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The Church Around the World

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 Contents - Oct 2007AD2000 October 2007 - Buy a copy now
Editorial: Australian Catholicism in the balance - Michael Gilchrist
Catholic Life: Sydney's Pastoral Plan ready for implementation in 2008 - Michael Gilchrist
News: The Church Around the World
Events: Book Launch: Advancing the Culture of Death, by Rev Dr Peter Hung Tran
More of the same: Retired Sydney bishop calls for a radical overhaul of the Catholic faith - Michael Gilchrist
Queensland: Liturgy in Brisbane and the rights of the laity - Michael Apthorp
Sacred space: Sydney seminar promotes improved church architecture and art - John O'Brien
A Christian sceptic's challenge: why atheism has no answers - Babette Francis
Sacred language: New US liturgy head endorses revised Missal translation
Truth: And the Light shines in the darkness: the meaning of true ecumenism - Andrew Kania
Protect Our Children: New organisation to tackle doctrinal and moral child abuse - Fr John O'Neill PP
Letters: Bishop Robinson - Fr Edward P. Evans
Letters: Moral standards - Don Gaffney
Letters: More on Vatican II - Peter D. Howard
Letters: Catholic education - June See
Letters: Mass attendance - John Schmid
Letters: Nonsense - Frank Bellet
Letters: Teaching position available in France - Br John Moylan CFC
Letters: St Therese Church Torquay demolition threat - Charles Haber
Poetry: Mother to Son - Bruce Dawe
Books: JOHN HENRY NEWMAN: In His Time - Tim Cannon (reviewer)
Books: SPANISH ROOTS OF AMERICA - Tim Cannon (reviewer)
Events: Cardinal Pell to celebrate Latin Mass - 3 November 2007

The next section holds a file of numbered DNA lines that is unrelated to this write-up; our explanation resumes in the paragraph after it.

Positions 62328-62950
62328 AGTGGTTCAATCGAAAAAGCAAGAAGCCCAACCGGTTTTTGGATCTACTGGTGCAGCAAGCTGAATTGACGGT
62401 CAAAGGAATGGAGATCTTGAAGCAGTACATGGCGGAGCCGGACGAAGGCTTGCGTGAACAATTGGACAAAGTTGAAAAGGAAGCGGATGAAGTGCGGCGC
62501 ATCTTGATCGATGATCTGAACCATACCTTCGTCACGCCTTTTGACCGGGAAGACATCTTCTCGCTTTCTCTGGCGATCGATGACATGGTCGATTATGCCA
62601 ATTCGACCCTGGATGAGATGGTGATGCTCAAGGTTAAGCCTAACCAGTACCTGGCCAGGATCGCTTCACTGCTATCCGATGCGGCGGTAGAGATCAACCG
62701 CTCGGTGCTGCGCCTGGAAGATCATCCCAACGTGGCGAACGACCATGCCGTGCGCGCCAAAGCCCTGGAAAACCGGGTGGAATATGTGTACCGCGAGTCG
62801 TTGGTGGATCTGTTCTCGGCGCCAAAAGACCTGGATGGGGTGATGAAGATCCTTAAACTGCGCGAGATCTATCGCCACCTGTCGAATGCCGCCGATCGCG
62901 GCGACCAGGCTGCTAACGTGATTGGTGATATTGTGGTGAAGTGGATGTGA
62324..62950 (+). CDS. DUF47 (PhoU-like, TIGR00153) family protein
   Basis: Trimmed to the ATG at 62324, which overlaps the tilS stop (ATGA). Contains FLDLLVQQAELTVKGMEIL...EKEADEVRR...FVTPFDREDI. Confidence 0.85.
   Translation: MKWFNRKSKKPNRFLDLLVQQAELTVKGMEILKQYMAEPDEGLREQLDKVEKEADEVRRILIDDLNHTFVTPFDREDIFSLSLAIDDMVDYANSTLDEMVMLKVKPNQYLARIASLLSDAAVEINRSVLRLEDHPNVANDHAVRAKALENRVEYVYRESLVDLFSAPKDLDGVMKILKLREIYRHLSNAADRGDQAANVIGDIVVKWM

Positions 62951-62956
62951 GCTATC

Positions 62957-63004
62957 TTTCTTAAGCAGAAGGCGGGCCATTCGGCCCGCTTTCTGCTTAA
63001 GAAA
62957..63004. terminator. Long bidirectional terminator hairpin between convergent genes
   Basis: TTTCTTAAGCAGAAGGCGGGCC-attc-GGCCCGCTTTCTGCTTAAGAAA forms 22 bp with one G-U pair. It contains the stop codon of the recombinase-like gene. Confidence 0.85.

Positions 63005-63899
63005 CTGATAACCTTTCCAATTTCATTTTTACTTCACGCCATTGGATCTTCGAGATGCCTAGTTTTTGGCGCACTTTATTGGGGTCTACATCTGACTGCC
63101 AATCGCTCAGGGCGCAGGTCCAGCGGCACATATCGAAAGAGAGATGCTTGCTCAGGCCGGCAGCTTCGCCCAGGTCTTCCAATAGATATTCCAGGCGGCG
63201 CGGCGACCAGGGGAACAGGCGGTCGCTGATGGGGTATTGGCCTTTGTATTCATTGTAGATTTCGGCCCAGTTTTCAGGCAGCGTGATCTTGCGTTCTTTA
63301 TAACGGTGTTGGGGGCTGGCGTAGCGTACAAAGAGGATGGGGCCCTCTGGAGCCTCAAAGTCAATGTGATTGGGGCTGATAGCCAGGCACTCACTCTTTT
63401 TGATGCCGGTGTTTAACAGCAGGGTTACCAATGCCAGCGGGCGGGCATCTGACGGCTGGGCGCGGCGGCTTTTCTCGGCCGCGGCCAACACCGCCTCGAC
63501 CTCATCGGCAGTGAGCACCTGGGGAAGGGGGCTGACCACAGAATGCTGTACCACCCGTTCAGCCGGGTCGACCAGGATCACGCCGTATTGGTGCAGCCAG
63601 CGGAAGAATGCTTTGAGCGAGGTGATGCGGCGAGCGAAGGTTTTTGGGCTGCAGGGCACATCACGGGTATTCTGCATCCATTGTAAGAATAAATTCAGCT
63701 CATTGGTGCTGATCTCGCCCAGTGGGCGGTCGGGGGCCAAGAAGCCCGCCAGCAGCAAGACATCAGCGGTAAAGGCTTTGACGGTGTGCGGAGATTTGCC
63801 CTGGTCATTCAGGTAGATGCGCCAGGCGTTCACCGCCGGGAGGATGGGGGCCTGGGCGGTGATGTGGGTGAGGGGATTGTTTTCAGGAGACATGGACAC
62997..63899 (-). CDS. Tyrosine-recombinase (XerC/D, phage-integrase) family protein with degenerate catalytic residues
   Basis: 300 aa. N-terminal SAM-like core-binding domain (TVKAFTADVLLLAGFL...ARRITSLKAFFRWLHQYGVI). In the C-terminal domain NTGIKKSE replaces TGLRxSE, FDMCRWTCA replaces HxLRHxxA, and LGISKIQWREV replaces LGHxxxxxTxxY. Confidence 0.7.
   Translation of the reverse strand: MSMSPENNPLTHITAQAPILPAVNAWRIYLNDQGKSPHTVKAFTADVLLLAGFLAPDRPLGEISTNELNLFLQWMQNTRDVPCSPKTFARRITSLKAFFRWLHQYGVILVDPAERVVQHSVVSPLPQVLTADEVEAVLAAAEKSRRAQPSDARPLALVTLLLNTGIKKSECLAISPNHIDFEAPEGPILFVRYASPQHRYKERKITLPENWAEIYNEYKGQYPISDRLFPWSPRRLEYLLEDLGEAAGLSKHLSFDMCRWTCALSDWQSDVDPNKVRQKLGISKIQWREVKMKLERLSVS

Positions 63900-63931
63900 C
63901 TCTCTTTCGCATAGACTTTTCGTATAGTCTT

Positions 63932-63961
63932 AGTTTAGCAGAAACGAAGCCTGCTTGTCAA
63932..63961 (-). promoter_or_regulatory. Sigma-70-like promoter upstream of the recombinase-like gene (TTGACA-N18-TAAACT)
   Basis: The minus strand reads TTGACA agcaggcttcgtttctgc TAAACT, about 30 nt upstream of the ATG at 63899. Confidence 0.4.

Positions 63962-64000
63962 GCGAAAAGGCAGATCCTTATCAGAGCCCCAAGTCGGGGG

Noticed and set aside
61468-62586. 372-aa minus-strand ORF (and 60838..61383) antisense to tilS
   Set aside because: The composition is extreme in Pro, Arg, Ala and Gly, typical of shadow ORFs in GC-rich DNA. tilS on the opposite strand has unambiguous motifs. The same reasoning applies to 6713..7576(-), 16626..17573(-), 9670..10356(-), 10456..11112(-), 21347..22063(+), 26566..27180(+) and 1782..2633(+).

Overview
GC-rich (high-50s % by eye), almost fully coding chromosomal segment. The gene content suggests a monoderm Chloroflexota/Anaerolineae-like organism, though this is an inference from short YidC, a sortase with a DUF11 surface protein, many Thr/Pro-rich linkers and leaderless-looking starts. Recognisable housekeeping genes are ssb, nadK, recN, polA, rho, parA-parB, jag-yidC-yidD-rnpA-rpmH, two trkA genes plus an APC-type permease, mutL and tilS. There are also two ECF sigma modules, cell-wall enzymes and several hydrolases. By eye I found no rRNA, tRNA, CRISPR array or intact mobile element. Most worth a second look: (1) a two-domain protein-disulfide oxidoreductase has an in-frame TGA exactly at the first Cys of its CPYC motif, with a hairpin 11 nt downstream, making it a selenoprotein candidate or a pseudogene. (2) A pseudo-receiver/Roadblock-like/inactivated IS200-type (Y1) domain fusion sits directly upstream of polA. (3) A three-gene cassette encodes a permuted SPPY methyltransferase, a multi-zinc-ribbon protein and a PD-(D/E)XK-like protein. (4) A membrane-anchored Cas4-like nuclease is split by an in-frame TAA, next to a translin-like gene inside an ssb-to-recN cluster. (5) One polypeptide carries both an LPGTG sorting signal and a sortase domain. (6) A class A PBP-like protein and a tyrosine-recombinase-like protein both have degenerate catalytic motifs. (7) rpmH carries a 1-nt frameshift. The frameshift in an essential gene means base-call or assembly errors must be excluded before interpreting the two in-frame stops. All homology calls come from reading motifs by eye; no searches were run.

Books: Books available from AD Books
Reflection: Archbishop Hickey on the Christian concept of marriage - Archbishop Barry Hickey

Benedict XV's latest book

In his new book, Jesus, the Apostles and the Early Church (Ignatius), Benedict XVI shows clearly the real relationship between Christ and His Church by way of His earliest followers. Despite what many modern-day profiles of Jesus and the Apostles seek to put forth, the Pope shows that Jesus' first disciples faithfully conveyed the truth about Him, and conscientiously laid the foundations for the growth of the Church.

The new book tells of the unique drama of Christ's first disciples - his Apostles and their immediate successors - and how they spread His message throughout the ancient world, remaining faithful to it even at the expense of their own lives.

Benedict's book is intended to have wide appeal to all Christians, with its focus on the authentic, historical Jesus and the genuine story of His first disciples.

'Before being sent out to preach, they [the Apostles] had to 'be' with Jesus (cf Mark 3:14), establishing a personal relationship with him,' the Pope writes. Then after Christ's Passion and Resurrection, He would send his Apostles 'to the whole creation' (Mark 16: 15), to 'all nations' (Matthew 28: 19; Luke 24: 47), 'to the ends of the earth' (Acts 1:8). 'And this mission continues,' says the Pope, 'this is our hope and our mandateÉ'.